I’ve been successful this past year in losing weight simply by eating healthful foods the majority of the time (9 servings of fruit & veggies per day, beans, whole grains, and some low-fat, non-meat, proteins), exercising regularly (and challenging myself not to get too complacent or lazy by doing the same thing over and 0ver), dealing with stress with a daily yoga and meditation practice, and allowing myself a treat once or twice a week so I don’t end up with major cravings that drive me to binge on something when I could have taken care of it by having a little when the craving first came up.

    Wishing you luck and success, whatever you decide. South Beach isn’t too bad in the grand scheme of things. Lots of veggies and fresh foods. 🙂


    • Robin, this sounds so sane and balanced! And 9 servings of fruits and veggies are a lot–but I’m sure very, very good for you.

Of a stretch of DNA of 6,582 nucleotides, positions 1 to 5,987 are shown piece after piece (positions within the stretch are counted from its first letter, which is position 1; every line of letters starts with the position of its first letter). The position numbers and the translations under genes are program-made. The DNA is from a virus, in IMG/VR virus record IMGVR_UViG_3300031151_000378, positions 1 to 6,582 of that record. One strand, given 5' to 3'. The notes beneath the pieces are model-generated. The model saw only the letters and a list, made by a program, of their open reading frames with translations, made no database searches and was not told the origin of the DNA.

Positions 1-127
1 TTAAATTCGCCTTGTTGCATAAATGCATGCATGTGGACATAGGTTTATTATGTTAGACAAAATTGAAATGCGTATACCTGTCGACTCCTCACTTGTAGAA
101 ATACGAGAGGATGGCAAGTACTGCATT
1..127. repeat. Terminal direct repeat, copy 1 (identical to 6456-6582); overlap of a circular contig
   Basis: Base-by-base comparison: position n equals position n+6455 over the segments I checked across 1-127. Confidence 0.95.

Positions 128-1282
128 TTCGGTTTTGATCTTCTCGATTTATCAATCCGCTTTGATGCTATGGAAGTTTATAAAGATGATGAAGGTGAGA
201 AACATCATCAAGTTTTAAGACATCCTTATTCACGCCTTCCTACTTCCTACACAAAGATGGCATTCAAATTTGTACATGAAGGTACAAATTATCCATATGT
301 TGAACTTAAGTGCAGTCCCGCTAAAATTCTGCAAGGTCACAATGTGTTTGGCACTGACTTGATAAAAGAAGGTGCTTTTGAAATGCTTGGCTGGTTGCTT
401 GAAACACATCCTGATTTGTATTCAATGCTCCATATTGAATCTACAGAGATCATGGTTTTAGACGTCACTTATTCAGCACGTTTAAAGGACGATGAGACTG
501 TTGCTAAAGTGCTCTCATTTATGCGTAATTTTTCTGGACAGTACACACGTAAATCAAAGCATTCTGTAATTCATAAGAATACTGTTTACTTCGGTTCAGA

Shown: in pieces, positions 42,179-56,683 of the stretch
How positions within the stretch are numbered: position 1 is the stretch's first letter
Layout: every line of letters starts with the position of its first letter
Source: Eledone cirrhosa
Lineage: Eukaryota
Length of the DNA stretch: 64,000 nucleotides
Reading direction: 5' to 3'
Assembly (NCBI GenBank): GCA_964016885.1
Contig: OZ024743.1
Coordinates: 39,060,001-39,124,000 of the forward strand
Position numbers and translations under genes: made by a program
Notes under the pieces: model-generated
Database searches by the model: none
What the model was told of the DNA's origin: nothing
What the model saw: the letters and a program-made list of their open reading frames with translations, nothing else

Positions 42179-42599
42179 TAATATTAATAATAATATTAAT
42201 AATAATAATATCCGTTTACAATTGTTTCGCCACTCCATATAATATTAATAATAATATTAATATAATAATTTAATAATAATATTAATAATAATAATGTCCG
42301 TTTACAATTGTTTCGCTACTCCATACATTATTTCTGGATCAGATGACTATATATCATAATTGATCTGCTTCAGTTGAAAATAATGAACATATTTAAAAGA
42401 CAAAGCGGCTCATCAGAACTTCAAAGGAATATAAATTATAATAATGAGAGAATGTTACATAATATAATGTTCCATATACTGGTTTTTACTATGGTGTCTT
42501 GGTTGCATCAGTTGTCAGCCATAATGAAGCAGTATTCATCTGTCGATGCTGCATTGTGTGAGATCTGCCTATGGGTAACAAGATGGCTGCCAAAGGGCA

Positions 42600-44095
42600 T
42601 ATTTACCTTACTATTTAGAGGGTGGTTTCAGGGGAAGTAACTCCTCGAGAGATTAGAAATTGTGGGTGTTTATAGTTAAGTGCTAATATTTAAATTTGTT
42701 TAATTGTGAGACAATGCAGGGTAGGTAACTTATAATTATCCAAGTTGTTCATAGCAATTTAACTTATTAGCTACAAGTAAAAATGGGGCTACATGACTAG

I think that part of my problem has been not exercising. For many years I was a fitness fanatic, but toward the end of our time in Haiti, getting to the gym became difficult. And I began focusing more on my blog than on exercsie. I suspect I need to strive for more balance.

      Thanks so much for these points, Robin.


  4. Hi pal. I’ve never done South Beach so I can’t say anything specific about that, and of course I support you no matter what–twinkies or tofu. However, I think the best method for me has been just to cut down on calories, plan ahead, eat foods that will keep me going, not eat too late, cut down on sweets but give myself a small treat here and there, etc. Pretty basic. It’s much easier to get back on track with a strategy like that when I fall off track (which is inevitable, let’s be honest) because it feels less like a “diet” and I don’t tend to pack on a lot of pounds when I do slip. They say that if you lose a bunch of weight on a diet and don’t stay with it (who can?), you’re likely to gain back all the weight plus thirty percent. Think of long-term success. Sometimes something really restrictive seems like the only way we’ll lose, but it’s so not true. Start small–maybe work on getting more water in each day and more whole grains or something. Just a thought. XOXO